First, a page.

IMG MGMT: Freddie and St. Cosmas

by Jaimie Warren on July 14, 2016 IMG MGMT

[Editor’s note: IMG MGMT is a series of image-based essays by artists. This week’s author is Jaimie Warren, a photographer and performance artist, and co-creator of the community-engaged traveling collective Whoop Dee Doo. Warren exhibits at New York City galleries the Hole, Higher Pictures, and American Medium. She is a new, featured artist in ART21’s documentary series “New York Close Up”.]

These images are pulled from my personal database of thousands of saved jpgs, gifs and video clips from Internet memes, pop culture, and art history, collected over a ten-year period. At first, I mimicked them in self-portraits which I’d send to my friends as a joke, but lately, they’ve become the starting point for large scale collaborative photo recreations of scenes from art history, staged with students and communities in several cities (Raleigh, San Diego, Kansas City, New York). I scroll through the collection, mixing and matching for hours, gradually finding somewhat of a cohesive narrative that eventually forms the guts of the work. The following images inspired three of these projects. Each group is paired with music that can be heard by scrolling over the images.




Somebody to Love: Self-portrait as Freddie Mercury in re-creation of Saints Cosmas and Damian by Matteo di Pacino (1350-75), 2015

This project was developed through collaboration with three high school-aged interns, Genesis Monegro, Kim Corona and Daria Mateescu. I began with the setting of the Matteo di Pacino painting, which depicts an amputation, an illness (the plague), and a plethora of distraught medicine men and Christian saints. We brought together a collection of our own pop culture heroes to create a music video which transforms and melts the original characters in a loose and wacky narrative that’s part tribute, part love-story. The resulting mishmash documents our shared humor and tastes in a way that feels both appropriate to the collaborative spirit and joyous.






The Burial of Cosmas and Damian (Altarpiece of San Marco, 1438-1440) 2016

This series will be the basis for my next photo mural re-inventing a Fra Angelico 15th century funerary painting from the San Marco covenant in Florence. The project is a dedication to deceased pop culture heroes of mine, and I will invite contributors to pay homage to their own heroes.

Popular imagery preserves so many approaches to funerals and death – from horror movies and monsters and Dracula to deeply saddening memorial services, tributes, and public breakdowns. Even more fascinating is the easy access I have to these up-close and authentic documents; I can see a distorted and aged polaroid of Heather O’Rourke in her casket on the internet, or watch the VHS recording of GG Allin’s funeral as his decaying and unpreserved body gets decorated in album covers and beer bottles by his close friends. I can repeatedly watch the beautiful televised funerals of artists like Whitney Houston, James Brown, Michael Jackson and Jim Henson. I view their preservation as a way to honor those you love, respecting their deaths and appreciating their lives.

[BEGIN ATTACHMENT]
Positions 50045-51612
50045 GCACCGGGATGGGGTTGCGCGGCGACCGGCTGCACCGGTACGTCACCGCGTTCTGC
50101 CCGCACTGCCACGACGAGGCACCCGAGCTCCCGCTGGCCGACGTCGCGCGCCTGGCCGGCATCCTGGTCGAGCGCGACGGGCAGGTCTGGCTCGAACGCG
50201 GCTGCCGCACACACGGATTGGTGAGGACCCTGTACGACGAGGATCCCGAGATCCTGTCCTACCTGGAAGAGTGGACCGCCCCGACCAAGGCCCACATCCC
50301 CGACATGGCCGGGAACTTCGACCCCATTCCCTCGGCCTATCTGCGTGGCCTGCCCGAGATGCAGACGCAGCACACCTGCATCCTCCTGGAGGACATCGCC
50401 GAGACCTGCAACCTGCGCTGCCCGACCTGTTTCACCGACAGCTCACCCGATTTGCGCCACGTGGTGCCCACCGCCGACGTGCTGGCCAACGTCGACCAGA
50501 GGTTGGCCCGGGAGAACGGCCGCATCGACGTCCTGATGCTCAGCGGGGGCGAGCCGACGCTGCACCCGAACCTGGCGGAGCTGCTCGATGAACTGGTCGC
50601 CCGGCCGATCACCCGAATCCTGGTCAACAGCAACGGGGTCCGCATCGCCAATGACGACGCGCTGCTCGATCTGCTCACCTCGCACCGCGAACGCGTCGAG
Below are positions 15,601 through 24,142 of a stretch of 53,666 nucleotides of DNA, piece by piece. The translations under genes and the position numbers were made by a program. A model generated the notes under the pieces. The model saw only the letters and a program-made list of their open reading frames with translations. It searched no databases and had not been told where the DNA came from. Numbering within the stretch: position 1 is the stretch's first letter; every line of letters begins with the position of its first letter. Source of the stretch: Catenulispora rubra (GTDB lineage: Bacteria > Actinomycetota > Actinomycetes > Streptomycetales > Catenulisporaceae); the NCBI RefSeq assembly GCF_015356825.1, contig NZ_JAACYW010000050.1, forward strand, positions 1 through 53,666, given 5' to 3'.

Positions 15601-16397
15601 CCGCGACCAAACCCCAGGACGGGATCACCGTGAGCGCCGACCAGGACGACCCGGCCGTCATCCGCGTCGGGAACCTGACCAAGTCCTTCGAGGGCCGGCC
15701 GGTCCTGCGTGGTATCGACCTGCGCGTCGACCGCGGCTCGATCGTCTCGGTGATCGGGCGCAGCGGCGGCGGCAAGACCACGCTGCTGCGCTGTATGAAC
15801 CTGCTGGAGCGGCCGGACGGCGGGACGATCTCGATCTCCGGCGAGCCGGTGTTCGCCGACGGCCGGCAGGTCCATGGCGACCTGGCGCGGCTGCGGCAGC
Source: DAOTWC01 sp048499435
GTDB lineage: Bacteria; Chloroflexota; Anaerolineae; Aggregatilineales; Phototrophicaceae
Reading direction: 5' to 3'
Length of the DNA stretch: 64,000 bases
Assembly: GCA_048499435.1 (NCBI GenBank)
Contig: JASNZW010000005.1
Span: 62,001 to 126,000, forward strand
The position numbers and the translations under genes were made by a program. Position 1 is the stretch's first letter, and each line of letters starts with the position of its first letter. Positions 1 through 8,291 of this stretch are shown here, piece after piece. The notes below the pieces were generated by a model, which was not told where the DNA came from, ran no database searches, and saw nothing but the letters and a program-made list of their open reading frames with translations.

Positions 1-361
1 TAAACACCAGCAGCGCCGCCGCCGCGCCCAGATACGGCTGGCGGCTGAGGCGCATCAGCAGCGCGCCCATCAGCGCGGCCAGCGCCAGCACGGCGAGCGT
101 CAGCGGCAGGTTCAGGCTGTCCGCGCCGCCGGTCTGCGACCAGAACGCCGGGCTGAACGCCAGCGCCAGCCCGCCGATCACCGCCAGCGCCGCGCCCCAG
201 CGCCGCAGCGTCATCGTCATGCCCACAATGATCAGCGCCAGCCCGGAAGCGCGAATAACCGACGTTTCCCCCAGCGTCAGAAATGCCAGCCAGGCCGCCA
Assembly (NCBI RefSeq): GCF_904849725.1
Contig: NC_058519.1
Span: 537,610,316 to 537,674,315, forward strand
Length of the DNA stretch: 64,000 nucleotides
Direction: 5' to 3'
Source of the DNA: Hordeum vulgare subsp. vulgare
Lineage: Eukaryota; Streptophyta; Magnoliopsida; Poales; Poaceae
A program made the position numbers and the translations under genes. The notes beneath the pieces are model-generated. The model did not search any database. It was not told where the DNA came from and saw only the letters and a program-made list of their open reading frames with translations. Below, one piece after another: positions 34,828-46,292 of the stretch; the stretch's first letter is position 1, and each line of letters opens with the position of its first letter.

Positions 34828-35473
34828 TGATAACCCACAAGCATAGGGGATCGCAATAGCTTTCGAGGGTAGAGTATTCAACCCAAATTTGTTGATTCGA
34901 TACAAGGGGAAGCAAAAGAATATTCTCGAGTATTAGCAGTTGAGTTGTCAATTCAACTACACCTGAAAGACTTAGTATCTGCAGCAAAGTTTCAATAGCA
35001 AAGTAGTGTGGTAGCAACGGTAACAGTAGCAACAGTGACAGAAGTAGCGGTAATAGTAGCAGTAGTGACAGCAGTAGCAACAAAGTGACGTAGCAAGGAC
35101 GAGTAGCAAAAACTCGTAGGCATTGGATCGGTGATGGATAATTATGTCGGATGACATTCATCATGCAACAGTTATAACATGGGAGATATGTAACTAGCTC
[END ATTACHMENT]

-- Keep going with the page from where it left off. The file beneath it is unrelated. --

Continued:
You Are Not Alone: Self-Portrait as Michael Jackson in a recreation of the Genealogical Trees of the Dominican Order, 2014 [link]

My first solo collaborative piece with a large community, this video was a dedication to my #1 hero, Michael Jackson. I feel very passionate about his life and his work, and his ever-changing personae has affected me deeply since childhood.

These images inspired my construction of what I believed would be Michael’s ideal family tree, and is largely based on the evaluation of Michael Jackson’s character by New York Times writer Margo Jefferson in her book On Michael Jackson. The final piece is a re-creation of a 16th century genealogical painting of a Dominican Family Tree, made by over 90 people in the San Diego community. Each character in the final piece – from Diana Ross, Elizabeth Taylor and Slash to Peter Pan, Frankenstein, E.T. and Snow White – represents a significant and inspirational figure from Jackson’s life, and also replaces one of the saints from the original painting.

In the video component of this piece, the peaceful tribute turns dark when multiple horror characters invade and terrorize Michael’s loved ones. The pinnacle moment is a standoff between Freddy Krueger and Michael Jackson, where Jackson removes Krueger’s evil knived glove to reveal a shimmering sequined glove hidden underneath. Krueger and Jackson are both burn victims, and potentially as misunderstood as other characters in this piece such as Frankenstein and the Elephant Man – all shunned from their communities for their “hideous” appearances, when perhaps they are all angels at heart.

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